Monday, March 5, 2007

It’s late at night, and pouring rain outside. To save money, I’m writing my blog updates from my room, then saving them to disk and copying them over at the internet café. Had a good weekend. Saturday a group of us went for a hike to the top of a nearby mountain with a great view of Tegucigalpa. My flickr feed has a composite panorama photo that I shot from up there. Sunday morning I spent at home alone while the family was at church, studying and reading. Sunday evening I watched futbol and played with my three youngest host siblings.

As the newness of everything wears off, the reality of having to actually make a life here is slowly settling in. There are very real and significant challenges to forging a happy existence. Language, for one. Even though I already have a decent handle on Spanish, I still can’t converse the way I would like to and would have to in order to forge deep friendships. I’m also worried about finding (Honduran) friends I can relate to. Most people my age are married with kids. No one seems particularly interested in socializing at bars or cafes (only gringos and well-off Hondurans frequent those spots here in Santa Lucía). Of course, it’s only been two weeks and I’m probably just over-thinking the whole thing.

Tonight one of the other aspirantes hosted a birthday party at her host family’s house. We had chips and soda and cake, and played UNO. The host mother has been hosting aspirantes for 10 years or more, and regaled us with many stories of gringos and gringas who had lived with her in the past. She said they all got frustrated with the language, and worried that they couldn’t adjust, and in the end they all made out just fine.

1 comment:

Jim said...


Your story of the parto reminds me of when you were born. That took place at home in Costa Mesa. We used the front bedroom in the house, which was not ours, because it was roomier. I had made a carrot cake for the occasion and we also had a bottle of good champagne, a gift from my brother Mike, that we had saved to celebrate your birth. Jeannie and I had attended a number of birthing classes. While waiting for Ruth and Lisle to arrive from back East, Jeannie had lain down and drank an occasional glass of wine to slow things down. Once they arrived, we worked to speed things up. Jeannie was in labor during the day and we walked around the neighborhood to keep things going. When contractions were getting closer, we called Tertia Heath, our nurse-midwife, who arrived with her assistant and young daughter. The daughter occupied herself in the living room while labor went on in the bedroom. Ruth and Lisle were there, and Sharon was the official photographer of the event. I can remember breathing with Jeannie, seeing you crowning, and watching you placed on her stomach after you were born. I cut the umbilical cord. If I remember correctly, Jeannie did have an episiotomy, which facilitated the vaginal birth. I was filled with wonder and awe to see my son. We had our cake and bubbly, and later we slept with you in that bed, though I was really aware that we now had this small, precious person to take care of, and I was especially careful that I wouldn't roll over on you, which probably didn't help me to sleep soundly.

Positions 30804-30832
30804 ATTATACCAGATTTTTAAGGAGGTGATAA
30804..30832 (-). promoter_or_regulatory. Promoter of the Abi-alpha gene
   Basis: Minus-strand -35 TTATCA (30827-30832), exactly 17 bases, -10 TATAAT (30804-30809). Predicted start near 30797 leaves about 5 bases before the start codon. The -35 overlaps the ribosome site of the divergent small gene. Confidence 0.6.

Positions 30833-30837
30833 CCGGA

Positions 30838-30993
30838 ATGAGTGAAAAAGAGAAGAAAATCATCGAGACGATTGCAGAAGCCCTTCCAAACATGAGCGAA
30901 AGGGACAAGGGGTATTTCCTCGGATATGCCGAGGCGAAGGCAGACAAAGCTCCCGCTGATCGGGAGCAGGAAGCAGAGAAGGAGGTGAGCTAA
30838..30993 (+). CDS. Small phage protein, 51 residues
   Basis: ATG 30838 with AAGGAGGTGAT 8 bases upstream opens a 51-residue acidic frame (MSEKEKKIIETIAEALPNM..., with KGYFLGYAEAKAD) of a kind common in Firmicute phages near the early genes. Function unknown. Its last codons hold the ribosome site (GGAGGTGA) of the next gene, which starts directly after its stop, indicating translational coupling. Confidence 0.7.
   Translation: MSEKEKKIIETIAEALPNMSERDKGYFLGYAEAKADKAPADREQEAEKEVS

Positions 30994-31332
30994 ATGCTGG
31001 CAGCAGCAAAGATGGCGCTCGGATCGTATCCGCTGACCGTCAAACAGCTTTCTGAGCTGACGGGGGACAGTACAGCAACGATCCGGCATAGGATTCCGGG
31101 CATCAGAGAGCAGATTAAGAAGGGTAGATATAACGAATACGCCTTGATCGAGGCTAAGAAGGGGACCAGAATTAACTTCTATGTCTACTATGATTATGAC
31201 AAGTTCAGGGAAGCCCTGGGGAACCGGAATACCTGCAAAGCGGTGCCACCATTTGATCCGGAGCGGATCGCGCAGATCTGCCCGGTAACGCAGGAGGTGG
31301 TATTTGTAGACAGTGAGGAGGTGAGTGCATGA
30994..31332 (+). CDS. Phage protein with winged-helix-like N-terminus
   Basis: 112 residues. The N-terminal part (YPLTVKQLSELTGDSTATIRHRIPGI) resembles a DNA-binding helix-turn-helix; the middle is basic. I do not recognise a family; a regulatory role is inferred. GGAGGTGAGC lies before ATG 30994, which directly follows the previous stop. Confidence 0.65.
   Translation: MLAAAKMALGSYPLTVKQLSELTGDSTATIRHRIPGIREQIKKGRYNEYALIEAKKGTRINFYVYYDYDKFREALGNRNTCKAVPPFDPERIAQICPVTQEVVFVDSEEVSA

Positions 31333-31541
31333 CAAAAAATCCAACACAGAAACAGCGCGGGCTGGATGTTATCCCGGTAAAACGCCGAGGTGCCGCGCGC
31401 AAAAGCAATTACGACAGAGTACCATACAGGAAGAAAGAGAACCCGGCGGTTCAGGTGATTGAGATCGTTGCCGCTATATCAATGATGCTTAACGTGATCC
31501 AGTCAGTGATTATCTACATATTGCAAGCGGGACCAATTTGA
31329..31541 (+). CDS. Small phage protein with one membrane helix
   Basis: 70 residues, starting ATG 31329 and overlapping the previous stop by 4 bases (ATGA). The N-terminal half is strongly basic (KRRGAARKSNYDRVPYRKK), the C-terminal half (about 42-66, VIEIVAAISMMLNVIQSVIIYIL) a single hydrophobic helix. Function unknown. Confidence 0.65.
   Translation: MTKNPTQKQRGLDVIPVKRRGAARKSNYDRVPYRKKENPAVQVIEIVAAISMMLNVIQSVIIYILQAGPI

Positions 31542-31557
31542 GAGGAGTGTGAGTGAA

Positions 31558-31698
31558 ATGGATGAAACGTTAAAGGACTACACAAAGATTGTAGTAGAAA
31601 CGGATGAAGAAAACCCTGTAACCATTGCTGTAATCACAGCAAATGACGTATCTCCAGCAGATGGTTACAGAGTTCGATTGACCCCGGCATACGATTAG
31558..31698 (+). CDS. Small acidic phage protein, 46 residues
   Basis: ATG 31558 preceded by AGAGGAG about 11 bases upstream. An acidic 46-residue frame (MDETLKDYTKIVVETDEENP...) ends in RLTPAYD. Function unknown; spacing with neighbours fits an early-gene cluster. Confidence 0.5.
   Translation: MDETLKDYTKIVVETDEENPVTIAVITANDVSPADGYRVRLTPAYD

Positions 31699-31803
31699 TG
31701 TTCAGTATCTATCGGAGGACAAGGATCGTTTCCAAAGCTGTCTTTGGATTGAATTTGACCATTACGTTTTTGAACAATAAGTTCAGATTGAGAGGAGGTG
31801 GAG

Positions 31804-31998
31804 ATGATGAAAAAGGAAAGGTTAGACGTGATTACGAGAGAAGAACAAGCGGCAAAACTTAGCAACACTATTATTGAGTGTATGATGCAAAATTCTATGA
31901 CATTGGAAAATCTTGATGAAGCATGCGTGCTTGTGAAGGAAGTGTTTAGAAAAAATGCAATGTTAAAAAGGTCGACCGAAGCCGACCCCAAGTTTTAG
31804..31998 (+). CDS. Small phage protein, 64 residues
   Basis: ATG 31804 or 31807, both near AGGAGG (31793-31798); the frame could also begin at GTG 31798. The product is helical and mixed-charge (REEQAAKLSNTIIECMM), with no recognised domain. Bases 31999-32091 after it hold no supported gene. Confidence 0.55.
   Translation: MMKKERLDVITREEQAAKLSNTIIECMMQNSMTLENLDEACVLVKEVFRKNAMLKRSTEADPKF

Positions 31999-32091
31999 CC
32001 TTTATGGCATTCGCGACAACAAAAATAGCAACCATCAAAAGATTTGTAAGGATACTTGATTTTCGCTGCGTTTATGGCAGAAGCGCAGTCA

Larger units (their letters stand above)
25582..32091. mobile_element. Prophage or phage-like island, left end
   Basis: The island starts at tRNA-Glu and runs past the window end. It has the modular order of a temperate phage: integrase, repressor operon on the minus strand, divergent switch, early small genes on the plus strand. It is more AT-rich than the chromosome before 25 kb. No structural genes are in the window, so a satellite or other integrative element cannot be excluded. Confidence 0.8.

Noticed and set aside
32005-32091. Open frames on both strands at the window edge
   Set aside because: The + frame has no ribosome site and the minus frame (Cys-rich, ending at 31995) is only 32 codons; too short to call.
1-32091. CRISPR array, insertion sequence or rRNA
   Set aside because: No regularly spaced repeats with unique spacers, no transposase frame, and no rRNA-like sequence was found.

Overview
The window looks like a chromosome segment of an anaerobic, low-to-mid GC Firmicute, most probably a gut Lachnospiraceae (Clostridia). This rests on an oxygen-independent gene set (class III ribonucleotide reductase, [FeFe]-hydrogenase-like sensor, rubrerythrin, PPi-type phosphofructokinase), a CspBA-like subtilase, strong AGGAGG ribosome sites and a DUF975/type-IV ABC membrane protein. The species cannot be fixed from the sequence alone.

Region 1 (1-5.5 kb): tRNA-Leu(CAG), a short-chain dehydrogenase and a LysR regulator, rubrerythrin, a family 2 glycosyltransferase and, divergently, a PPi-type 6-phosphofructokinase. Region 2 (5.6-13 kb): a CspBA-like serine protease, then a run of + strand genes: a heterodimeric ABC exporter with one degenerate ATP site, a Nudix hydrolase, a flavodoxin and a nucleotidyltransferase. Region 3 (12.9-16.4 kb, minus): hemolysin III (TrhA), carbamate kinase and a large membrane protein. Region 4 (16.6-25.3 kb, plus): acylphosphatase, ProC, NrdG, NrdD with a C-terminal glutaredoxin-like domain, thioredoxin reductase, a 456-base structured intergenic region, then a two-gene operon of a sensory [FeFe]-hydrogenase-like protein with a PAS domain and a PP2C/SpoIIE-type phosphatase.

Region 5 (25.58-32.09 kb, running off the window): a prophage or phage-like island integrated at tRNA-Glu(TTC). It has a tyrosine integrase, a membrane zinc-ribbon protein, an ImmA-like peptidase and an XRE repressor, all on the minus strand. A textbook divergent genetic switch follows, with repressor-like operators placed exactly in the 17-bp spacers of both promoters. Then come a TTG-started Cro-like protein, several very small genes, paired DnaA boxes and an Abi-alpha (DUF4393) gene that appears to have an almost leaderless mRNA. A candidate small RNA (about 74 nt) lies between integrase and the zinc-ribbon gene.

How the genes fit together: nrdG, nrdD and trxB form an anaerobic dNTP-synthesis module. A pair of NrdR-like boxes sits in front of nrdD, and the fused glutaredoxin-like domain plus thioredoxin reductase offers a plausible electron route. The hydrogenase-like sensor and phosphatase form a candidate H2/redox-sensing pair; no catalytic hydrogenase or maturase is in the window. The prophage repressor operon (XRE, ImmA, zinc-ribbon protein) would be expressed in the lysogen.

Maybe you and your fellow Peace Corps volunteers need to have a few birthing classes. I wouldn't change the experience of witnessing and participating in your birth and Sean's for anything. I hope you get the chance to be more involved with birthing in the future.